In selecting sides and snacks, always look at the fruits and vegetables first. Fruits and vegetables are packed with fiber, which helps fill you up exactly what you are looking for when you’re trying to lose weight. Finally, keep in mind that condiments have calories, too, and need to be taken into account when planning your meal that’s why they’re listed as sides.
Here’s an example of how it works:
1,200-Calorie Meal Plan
Breakfast: (entrée 250 calories; drink 25 calories)
Midmorning Snack (fruit 50 calories)
Lunch (entrée 300 calories; drink 0 calories)
Afternoon Snack (50 calories)
Dinner (entrée 350 calories; side(s) 50 calories; fruit or vegetable 50 calories)
Dessert (50 calories)
Drink (25 calories)
Sample 1,200-Calorie Meal Plan
Entrée: Dunkin’ Donuts Sausage, Egg White & Cheese Wake-Up Wrap
Drink: Dunkin’ Donuts Medium Iced Coffee
Mott’s No-Sugar-Added Natural Apple Sauce
Entrée: Subway Roasted Chicken Noodle Soup
Drink: Club Soda
Ready Pac Carrots with Ranch Dip Snack Pac
Entrée: Amy’s Roasted Vegetable Lasagna
Vegetable: Fresh Express 5-Lettuce Mix (1 bag)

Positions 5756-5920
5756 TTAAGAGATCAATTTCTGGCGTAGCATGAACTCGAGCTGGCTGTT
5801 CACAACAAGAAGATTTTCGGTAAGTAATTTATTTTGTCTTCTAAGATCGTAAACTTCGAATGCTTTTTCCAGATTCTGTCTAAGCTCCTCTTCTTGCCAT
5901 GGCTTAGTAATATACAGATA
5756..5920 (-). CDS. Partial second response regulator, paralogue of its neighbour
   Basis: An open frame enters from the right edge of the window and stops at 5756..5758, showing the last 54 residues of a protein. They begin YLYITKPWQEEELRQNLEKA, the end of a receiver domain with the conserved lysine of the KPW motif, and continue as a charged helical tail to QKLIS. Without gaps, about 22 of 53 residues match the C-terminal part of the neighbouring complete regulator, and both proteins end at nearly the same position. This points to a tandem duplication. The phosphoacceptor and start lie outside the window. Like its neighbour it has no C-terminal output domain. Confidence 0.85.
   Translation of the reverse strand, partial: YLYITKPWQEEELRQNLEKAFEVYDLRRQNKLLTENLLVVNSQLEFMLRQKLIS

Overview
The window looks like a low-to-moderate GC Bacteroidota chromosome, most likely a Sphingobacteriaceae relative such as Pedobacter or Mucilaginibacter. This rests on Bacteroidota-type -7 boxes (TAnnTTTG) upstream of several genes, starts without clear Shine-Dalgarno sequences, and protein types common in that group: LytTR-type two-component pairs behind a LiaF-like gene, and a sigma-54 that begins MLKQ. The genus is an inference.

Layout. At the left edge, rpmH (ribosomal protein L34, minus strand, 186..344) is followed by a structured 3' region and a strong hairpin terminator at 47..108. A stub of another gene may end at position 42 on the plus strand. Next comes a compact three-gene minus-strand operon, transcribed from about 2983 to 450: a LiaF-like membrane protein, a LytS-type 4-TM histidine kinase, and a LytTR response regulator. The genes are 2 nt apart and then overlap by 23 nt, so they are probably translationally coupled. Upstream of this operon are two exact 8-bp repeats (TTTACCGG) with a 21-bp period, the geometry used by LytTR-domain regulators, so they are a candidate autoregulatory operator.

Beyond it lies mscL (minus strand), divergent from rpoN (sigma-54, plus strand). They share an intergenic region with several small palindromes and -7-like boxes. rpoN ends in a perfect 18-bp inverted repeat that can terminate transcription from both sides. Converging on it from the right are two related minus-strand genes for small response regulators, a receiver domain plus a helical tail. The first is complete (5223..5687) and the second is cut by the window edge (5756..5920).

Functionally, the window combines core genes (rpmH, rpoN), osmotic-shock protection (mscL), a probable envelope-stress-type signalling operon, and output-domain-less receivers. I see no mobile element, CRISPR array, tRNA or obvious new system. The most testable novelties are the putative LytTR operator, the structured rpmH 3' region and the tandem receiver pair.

Side: Wish-Bone Salad Spritzers Balsamic Breeze Vinaigrette Dressing (10 sprays)
Side: Campbell’s Vegetable Beef Soup at Hand
Dessert: Jolly Rancher Popsicle Ice Pops (1 pop)
Drink: Water or coffee
9. Walk. Yes, walk every single day for at least 30 minutes MORE than you were walking before you started the plan.
Follow this plan and you will lose weight. Granted, this is a very basic version of the first phase of the program, but it should give you a jump-start. If you want to continue on the program, you’ll need to figure out your daily calorie needs, subtract 500 calories per day and develop a plan with the appropriate Phase 2 calorie levels. Go to this website: www.goo.gl/cKKMg, and NEVER eat FEWER THAN 1,200 calories per day.